Wednesday, December 22, 2010

Mercy in a Manger - Midnight Christmas Mass - December 25, 2010

Reflections on the Readings
 The Nativity of the Lord - Christmas - December 25, 2010, Year A
By Dennis S. Hankins

Mercy in a Manger

And she gave birth to her first-born son and wrapped him in swaddling cloths, and laid him in a manger, because there was no place for them in the inn.

There are signs everywhere reminding us to keep Christ in Christmas.  It is not possible to have Christmas without him, or without Mary and her husband Joseph.  But don't forget the shepherds and the Wise Men.  What is Christmas without all these who first came to adore him wrapped in swaddling cloths, lying in a manger.  Each one is drawn that first Christmas to the majesty of the one sleeping in the manger.  

The heavens declare the wonderful birth; a rare and brilliant star appears to reveal by its light, the birth of a king.  Its rays pointed the way for the Wise men, as they journey from Persia, to pay homage to the light of mercy already shining brightly in a manger in Bethlehem.  

And the shepherds, keeping watch over their flock by night, are filled with great fear, as the glory of the Lord shines on them.  But 'the angel of the Lord,' says to them "Be not afraid; for behold, I bring you good news of great joy which will come to all people; for to you is born this day in the city of David a Savior, who is Christ the Lord."  The angel continues: "This will be a sign for you:  you will find a babe wrapped in swaddling cloths and lying in a manger."  And suddenly, a multitude of the heavenly host join the 'angle of the Lord,' singing,  "Glory to God in the highest, and on earth peace to those on whom his favor rests."    

So you see, we observe, as we have for two thousand years, a very important time in human history.  We have before us tonight a glorious mystery; the greatest mystery that earth has ever seen.  It is the mystery of mercy.  For born this Christmas night, in the City of David, is a Savior; mercy in a manger. 

What the blessed Mother gave to us when she said 'yes,' and then wrapped so tenderly in swaddling clothes, is the gift of mercy.  It is a gift that keeps on giving, it never runs out.  Pope John Paul II, in his encyclical, Dives in Misericordia (Rich in Mercy) plumbs the depths of God's mercy.  Encompassing both love and grace, mercy is love that gives, that is more powerful than betrayal, and grace that is stronger than sin.  When Mary placed her child in the manger that night in Bethlehem, Joseph bent down and whispered in Mary's ear, "His name is Jesus; he will save his people from their sins."  Truly, Mercy came down and grace and love and forgiveness came into our world - Emmanuel, God is with us!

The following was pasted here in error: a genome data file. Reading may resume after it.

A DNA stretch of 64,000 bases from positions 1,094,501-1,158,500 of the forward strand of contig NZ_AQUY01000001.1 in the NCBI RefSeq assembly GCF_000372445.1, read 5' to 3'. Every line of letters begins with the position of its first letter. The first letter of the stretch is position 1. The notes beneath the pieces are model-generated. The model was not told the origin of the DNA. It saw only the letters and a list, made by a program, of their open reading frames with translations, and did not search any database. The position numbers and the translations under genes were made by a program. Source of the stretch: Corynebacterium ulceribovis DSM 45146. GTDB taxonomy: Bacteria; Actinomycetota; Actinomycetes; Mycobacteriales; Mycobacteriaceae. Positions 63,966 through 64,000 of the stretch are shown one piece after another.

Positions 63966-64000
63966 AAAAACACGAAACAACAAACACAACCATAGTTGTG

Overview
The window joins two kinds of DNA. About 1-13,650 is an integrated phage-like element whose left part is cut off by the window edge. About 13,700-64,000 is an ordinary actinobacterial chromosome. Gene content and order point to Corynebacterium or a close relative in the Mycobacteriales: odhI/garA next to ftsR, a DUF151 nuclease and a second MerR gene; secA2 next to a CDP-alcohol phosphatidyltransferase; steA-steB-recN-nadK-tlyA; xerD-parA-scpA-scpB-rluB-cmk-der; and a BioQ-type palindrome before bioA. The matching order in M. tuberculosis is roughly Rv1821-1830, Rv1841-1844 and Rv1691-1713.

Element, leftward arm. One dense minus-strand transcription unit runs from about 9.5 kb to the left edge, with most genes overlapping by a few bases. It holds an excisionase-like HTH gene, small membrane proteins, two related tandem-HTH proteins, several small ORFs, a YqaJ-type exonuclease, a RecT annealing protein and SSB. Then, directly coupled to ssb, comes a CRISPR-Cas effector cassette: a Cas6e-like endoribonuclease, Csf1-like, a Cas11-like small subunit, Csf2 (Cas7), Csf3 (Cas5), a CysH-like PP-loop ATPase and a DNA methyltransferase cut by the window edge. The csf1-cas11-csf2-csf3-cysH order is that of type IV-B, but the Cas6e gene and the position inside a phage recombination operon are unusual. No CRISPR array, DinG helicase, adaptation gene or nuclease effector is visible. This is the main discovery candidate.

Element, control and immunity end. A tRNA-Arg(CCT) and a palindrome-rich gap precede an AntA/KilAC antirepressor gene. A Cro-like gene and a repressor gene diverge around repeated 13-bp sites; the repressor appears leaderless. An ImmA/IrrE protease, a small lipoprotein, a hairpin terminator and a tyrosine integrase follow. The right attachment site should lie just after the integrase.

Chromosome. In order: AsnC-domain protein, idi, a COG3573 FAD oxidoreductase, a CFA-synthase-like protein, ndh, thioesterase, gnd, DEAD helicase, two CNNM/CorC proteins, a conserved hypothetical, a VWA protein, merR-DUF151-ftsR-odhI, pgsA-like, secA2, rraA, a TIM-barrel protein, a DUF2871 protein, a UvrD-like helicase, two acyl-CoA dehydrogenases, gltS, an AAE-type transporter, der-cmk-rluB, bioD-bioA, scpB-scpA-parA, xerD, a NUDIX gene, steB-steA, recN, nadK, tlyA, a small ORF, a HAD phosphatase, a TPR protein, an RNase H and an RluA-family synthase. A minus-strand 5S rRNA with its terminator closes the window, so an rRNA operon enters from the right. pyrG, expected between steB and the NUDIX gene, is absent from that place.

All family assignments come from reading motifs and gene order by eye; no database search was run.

What will you give this Christmas?  I know that under the tree is wrapped in very special paper, presents concealed in the glorious colors of Christmas.  And yet, there is a greater mystery, a greater reason for this season.  In the season of Christmas, God reminds us that he is rich in mercy.  We meditate upon the baby Jesus in that manger and our hearts are strangely warmed by the infinite goodness and mercy of the Father's love for us.  Our Father, sparing not his Son, chose to give us the riches of his goodness and mercy through the Son of his love.  Surely goodness and mercy shall follow us, all the days of our lives.

Christmas teaches us to be more like our heavenly Father; to be merciful.  For blessed are the merciful, for they shall obtain mercy. Mary sang, when her soul magnified the Lord, "And his mercy is on those who fear him from generation to generation."  We can begin today to bless the next generation by showing mercy to them now.  We can begin to 'pay it forward,' by accepting the gift of being restored to God and to each other through His infinite love and grace; forgiving and being forgiven.  This is the great meaning of Christmas.  

I'm reminded of the old and crusty Ebenezer Scrooge.  There's not much mercy in those old bones.  But by the visitation of the spirits of Christmas, past, present, and future, Scrooge encounters mercy.  It is in the final visitation of the ghost of the future that Ebenezer exclaims, "Hear me! I'm not the man I was! Why show me this, if I am past all hope?!  Tell me that I can change these dreadful shadows you've shown me by an altered life!  I'll honor Christmas in my heart! I'll - I'll try to keep it all the year." 

The unfinished work of mercy is our calling.  There are many simple tasks waiting to be done with great mercy and love.  In our families, let us give more place for mercy.  Turn down the volume and serve up more of the spirit of Christmas.  This Christmas, receive the gift of mercy portrayed in this nativity tonight.  And then purpose in your heart to keep the true meaning of Christmas; to honor Christmas in your heart all the year long.  For the mercy of the Lord endures forever.  Amen.

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